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Have you heard of the enormous benefit to parkinsons sufferers that do cycling? This was discovered very recently, how sufferers who can't draw a line on paper, after a single session, show unbelievable improvement. I think they discovered this here in Australia. So there is focus on doing tests. But they did find a universal effect.

So this may be something of great import to your dad.
Some reports claim Cleveland USA or Holland, but I can't find reliable links. I did read about this in the Tandem section on BF a while ago.

The Cleveland report is about taking Parkinson sufferers on Tandem bicycles. The Dutch report is about patients riding solo bikes. These activities would eliminate the problem of sudden weakness, stiffness of joints and loss of balance. The report claims a short term improvement of the patients mobility and temporary cessation of tremors etc.

This is not a cure, but it does give the patient an opportunity to some temporary return to "normality" and they seem to benefit from it physically and emotionally.

The tandem idea is IMHO is a brilliant idea because if the patient suddenly loses their balance or has weakness, the captain, (front rider), can take control and generally avert a fall.

OP
Have you considered a tandem? I have the pleasure of taking two blind guys tandem cycling, they love it and the effect it has on their personal outlook is far reaching. It gives them the opportunity to participate in an enjoyable activity they would not otherwise be able to do.

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Old 09-05-10, 11:54 AM   #7
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We design tandems for persons with special riding needs... these are not inexpensive due to the additional fabrication needed but these have allowed some people to get out and ride when solo riding was impossible.

Special braces and safety cages have allowed people with impaired balanced and weak or nearly non existant upper body strength to get out and ride.

I am quite sure that if I was not riding and able to maintain a good level of base conditioning I would often be reliant on using a walker to get around... as it is I need a cane for any trips on foot that are more than a few blocks and carry a folding one in my pannier.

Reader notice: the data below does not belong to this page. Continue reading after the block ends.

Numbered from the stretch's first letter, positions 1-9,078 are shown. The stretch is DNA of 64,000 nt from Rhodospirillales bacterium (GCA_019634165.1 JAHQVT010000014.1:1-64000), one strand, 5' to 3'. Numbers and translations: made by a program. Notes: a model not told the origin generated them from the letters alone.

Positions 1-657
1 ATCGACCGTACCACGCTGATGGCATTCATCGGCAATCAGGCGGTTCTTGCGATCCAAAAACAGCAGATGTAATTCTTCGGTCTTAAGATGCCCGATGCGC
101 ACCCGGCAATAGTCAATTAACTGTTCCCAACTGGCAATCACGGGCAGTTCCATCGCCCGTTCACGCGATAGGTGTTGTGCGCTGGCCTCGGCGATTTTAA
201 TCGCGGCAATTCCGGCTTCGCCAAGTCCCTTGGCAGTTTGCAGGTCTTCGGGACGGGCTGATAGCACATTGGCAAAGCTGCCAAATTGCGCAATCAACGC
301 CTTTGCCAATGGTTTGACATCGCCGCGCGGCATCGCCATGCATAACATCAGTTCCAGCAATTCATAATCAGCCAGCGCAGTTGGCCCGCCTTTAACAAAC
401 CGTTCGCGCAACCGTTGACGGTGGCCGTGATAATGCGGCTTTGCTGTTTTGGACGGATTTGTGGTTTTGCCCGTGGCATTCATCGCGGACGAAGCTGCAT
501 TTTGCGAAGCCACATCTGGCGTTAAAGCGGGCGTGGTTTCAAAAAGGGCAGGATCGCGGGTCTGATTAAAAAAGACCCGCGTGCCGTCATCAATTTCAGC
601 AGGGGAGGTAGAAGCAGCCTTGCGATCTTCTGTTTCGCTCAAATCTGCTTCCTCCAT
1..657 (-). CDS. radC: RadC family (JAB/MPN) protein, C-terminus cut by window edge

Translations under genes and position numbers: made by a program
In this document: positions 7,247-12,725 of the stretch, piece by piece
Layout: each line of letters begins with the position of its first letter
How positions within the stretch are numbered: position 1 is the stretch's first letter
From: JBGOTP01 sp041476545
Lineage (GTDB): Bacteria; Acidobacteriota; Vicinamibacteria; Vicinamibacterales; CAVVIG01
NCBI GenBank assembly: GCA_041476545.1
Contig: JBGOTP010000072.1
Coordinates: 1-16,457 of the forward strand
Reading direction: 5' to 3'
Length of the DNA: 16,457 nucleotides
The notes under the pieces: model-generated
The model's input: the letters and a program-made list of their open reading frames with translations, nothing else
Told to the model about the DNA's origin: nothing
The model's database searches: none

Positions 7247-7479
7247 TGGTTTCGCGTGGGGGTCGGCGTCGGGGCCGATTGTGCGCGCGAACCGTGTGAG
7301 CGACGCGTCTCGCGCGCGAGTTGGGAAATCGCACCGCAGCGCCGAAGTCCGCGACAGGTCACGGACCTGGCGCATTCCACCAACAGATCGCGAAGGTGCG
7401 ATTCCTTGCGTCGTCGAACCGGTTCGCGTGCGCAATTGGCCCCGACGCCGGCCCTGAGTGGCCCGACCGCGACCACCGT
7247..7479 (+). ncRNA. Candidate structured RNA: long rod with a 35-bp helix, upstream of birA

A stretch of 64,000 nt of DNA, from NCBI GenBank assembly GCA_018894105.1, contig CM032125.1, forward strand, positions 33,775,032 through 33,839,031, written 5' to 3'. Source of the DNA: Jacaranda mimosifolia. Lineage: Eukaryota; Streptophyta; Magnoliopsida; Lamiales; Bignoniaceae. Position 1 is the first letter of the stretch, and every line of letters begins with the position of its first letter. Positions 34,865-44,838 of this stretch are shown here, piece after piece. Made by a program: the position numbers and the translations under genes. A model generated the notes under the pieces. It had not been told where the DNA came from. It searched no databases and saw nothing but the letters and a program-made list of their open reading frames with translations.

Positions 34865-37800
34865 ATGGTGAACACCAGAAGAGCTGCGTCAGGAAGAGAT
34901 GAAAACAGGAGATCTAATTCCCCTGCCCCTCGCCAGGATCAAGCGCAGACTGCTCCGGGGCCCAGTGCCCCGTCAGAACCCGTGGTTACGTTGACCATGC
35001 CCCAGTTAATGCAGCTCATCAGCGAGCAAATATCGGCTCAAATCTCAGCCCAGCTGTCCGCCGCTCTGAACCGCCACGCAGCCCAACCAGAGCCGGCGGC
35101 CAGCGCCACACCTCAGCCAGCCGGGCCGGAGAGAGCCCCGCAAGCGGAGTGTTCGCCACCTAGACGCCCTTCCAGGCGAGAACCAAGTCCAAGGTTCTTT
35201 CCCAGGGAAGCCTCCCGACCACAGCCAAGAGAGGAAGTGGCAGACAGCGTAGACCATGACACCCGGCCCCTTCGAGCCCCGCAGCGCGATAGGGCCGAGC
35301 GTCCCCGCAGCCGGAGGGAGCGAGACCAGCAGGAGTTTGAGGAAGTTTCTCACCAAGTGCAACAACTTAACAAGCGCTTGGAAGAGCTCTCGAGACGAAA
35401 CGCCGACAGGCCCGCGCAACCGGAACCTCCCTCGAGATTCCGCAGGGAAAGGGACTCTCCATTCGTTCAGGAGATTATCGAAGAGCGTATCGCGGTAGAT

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Old 09-05-10, 06:27 PM   #8
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We design tandems for persons with special riding needs... these are not inexpensive due to the additional fabrication needed but these have allowed some people to get out and ride when solo riding was impossible.

Special braces and safety cages have allowed people with impaired balanced and weak or nearly non existant upper body strength to get out and ride.

I am quite sure that if I was not riding and able to maintain a good level of base conditioning I would often be reliant on using a walker to get around... as it is I need a cane for any trips on foot that are more than a few blocks and carry a folding one in my pannier.
SixtyFiver,
Funny how both of us are/were able to ride but struggled to walk. I was in a wheelchair then crutches and had to learn to walk again after my accident, limped for a fair while too, but get me on the bike....and off I went!! I was worried that I couldn't ride in the drops because of my back injury, but there has been very little problem at all, only on the occasional serious climb.

I'm hoping in the future to offer more tandem riding for the blind and other people with disabilities. I'm considering a tandem like a Blinkey with stoker's recumbent front and captain's rear upright.
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Old 09-05-10, 06:40 PM   #9
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Thanks for the replies everyone. I'm afraid the money tree is all tapped out for now, but if his days on a 2-wheeler are truly over (we'll see over the next few weeks) I may have a sit-down with him and discuss investing in some sort of trike, recumbent or otherwise. The concern is that it must be easily transportable. How much do trikes cost these days?
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Old 09-05-10, 08:35 PM   #10
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Here's the most basic type of folding trike. Range is $340 to $450.

http://worksmancycles.com/shopsite_s...ulttrikes.html

New Catrikes by comparison are $1,650 to $2,000 & likely less if you can find one that's used. I think there are also folders similar to the Catrike, but the price is probably even higher.

Lou